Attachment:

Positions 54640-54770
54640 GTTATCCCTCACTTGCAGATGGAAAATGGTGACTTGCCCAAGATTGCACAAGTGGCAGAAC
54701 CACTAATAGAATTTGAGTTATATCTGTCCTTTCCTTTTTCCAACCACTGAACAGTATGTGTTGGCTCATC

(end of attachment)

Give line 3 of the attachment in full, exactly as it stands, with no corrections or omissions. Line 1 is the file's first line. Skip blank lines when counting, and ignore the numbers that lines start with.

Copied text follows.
54701 CACTAATAGAATTTGAGTTATATCTGTCCTTTCCTTTTTCCAACCACTGAACAGTATGTGTTGGCTCATC